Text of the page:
I find this graphic very shocking but reflecting the reality of everyday life in Mali.

According to the graph, the poorest 20% of Mali attend school less than one year (in average)! I have no problem believing this. I even know a few small business owners who are successful but nevertheless illiterate. Things are changing but there are still a lot of schools taught in French to children who never hear a word of French in their everyday life. Many remote villages don’t have a school. So this is not surprising.

However, I am surprised that even the richest 20% of Mali don’t have more than 5 years of schooling in average.

Read the full story: The Economist


Ich finde diese Grafik sehr schockieren aber anderseits spiegelt sich darin auch die tägliche Realität Malis wieder.

Laut der Graphik gehen die Ärmsten 20% Malis durchschnittlich weniger als ein Jahr in die Schule! Das wundert mich nicht. Ich kenne sogar einige erfolgreiche Kleinunternehmer, die Analphabeten sind (nicht Lesen und Schreiben können). Dinge sind dabei sich zu ändern, aber es gibt noch viele Schulen wo Kinder in Französisch unterrichtet werden, obwohl sie in ihrem Alltag nie ein Wort Französisch hören. Viele abgelegene Dörfer haben keine Schule. Insofern erstaunt mich diese Statistik nicht.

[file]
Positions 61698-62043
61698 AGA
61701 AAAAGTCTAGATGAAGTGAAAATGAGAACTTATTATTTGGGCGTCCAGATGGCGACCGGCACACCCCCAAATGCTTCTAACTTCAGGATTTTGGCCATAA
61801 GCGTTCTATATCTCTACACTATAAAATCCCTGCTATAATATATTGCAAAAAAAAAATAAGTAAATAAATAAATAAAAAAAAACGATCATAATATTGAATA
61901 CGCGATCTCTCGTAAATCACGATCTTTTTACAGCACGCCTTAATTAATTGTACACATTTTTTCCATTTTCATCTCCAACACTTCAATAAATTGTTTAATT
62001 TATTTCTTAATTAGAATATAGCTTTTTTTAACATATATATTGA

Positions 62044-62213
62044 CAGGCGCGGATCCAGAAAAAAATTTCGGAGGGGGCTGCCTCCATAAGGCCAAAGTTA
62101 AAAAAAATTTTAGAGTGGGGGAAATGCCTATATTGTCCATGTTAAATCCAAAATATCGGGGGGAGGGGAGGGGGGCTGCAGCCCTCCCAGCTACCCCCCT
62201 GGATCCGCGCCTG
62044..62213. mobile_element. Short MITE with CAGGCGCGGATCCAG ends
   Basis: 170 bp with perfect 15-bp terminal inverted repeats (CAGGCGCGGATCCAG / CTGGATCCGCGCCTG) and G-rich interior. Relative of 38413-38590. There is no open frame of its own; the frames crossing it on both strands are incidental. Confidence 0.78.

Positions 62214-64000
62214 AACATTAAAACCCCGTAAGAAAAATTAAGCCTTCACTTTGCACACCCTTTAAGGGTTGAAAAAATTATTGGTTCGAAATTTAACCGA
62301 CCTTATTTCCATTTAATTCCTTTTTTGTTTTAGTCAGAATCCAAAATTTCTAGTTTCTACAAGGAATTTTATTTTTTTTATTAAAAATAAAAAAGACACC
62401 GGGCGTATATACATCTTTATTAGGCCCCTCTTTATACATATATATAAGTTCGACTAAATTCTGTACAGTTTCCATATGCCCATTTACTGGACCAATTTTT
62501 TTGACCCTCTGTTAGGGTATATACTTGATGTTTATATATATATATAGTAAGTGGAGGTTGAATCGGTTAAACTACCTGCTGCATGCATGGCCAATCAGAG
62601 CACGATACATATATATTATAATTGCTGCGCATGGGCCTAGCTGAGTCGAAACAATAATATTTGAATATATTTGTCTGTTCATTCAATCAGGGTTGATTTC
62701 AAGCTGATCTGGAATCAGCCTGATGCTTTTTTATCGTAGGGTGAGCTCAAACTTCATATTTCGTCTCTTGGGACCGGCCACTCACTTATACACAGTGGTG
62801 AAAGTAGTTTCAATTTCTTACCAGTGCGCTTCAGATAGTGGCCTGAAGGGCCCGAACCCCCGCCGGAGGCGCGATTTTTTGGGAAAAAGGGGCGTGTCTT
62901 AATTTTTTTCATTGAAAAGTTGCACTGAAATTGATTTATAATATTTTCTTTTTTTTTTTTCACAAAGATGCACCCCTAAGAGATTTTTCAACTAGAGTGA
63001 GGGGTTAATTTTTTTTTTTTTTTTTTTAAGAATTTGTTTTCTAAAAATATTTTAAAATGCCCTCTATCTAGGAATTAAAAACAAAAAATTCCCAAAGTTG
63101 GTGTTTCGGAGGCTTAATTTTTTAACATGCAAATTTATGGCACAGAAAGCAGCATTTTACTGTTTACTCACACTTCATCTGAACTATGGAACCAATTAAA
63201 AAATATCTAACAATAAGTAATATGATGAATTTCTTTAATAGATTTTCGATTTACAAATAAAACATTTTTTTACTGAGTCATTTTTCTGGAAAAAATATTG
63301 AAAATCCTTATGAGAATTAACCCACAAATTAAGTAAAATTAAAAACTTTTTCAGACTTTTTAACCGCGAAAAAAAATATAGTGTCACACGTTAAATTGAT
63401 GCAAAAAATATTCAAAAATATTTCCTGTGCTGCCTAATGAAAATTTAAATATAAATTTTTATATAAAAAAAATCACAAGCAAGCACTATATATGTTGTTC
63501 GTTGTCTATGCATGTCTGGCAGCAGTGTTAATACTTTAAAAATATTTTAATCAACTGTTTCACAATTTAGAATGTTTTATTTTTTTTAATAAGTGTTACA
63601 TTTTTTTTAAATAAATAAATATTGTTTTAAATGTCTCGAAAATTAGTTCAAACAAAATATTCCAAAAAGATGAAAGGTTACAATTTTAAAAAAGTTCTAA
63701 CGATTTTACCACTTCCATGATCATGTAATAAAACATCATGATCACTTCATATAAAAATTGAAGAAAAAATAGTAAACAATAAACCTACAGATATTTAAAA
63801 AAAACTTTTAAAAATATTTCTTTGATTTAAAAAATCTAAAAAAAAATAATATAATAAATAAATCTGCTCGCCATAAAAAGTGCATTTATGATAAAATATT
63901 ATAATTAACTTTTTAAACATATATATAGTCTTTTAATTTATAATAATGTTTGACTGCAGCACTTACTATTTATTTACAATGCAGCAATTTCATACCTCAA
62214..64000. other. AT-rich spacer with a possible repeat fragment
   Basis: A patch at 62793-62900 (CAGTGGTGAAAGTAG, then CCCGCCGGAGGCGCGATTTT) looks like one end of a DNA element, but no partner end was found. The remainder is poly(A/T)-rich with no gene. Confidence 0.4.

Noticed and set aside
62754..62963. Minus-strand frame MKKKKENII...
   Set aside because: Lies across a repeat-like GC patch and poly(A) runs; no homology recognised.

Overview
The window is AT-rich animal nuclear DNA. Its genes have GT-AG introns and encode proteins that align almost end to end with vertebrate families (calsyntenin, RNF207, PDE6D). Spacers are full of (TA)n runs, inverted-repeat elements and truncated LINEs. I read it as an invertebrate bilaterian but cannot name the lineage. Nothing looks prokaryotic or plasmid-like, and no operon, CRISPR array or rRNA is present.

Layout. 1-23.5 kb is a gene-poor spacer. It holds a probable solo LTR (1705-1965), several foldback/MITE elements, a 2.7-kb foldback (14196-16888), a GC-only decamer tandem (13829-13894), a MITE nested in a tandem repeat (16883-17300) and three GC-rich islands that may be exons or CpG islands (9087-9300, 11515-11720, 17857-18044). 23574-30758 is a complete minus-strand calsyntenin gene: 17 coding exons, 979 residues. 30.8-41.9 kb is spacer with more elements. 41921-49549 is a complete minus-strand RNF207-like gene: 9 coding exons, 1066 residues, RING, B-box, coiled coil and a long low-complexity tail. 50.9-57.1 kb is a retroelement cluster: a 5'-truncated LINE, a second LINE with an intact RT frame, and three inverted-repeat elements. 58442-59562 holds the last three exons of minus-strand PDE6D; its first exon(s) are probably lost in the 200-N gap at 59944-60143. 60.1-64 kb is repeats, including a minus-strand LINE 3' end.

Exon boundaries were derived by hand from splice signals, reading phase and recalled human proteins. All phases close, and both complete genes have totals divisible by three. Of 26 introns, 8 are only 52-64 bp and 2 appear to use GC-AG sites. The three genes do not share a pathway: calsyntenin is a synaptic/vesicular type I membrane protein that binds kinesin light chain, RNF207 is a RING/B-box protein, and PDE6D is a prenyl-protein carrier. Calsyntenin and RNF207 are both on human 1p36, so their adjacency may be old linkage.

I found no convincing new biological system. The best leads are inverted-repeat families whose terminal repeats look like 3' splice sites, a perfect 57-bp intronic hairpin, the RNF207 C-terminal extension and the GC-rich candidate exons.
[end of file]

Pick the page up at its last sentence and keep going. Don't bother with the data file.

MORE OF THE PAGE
Anderseits bin ich überrascht, dass selbst die Reichsten 20 % Malis nicht mehr als 5 Jahre in die Schule gehen (im Durchschnitt).

It’s all relative * Alles ist relativ

My last post is more than a week ago and I am trying since yesterday morning to produce a new post. I especially wanted to post one today because it is Tuesday and Tuesdays are Coffeegirl Blog Roll days. Yeah!

I already had the idea for the post yesterday but somehow I never got very far. Just a very short one, but even this seems to take for ever (why’s that I will write in another post). I find it funny that the Coffeegirl used the same subject line for today’s post that I had in mind.

Thanks to Ben and Eddie for bringing the following cartoon from the Daily Nation to my attention. I am sure lots of Coffeegirls regulars can relate to this, even if you don’t live in Africa:


Kartoon Übersetzung:

obere Hälfte: Krise, Krise! – Finanzchaos! – Hilfe! Krise!
untere Hälfte: …. Krise, welche Krise?

Mein letzer Eintrag ist mehr als eine Woche her. Seit gestern früh versuche ich einen Eintrag zu schreiben. Vor allem weil heute Dienstag ist, und Dienstag ist “Coffeegirl Blog Roll” Tag!
Die Idee für den Eintrag hatte ich schon gestern aber irgendwie kam ich nicht sehr weit. Nur ein kurzer Eintrag, aber selbst das scheint endlos viel Zeit zu brauchen (warum schreibe ich in einem anderen Eintrag). Schon witzig, dass Coffeegirl ihren heutigen Eintrag den gleichen Titel gab, dann ich mir vorgenommen hatte.

Vielen Dank an Ben und Eddie, die mich auf den Kartoon von Daily Nation aufmerksam gemacht haben. Ich denke, dass viele Coffeegirls Leser ihn gut verstehen können, selbst wenn du nicht in Afrika lebst.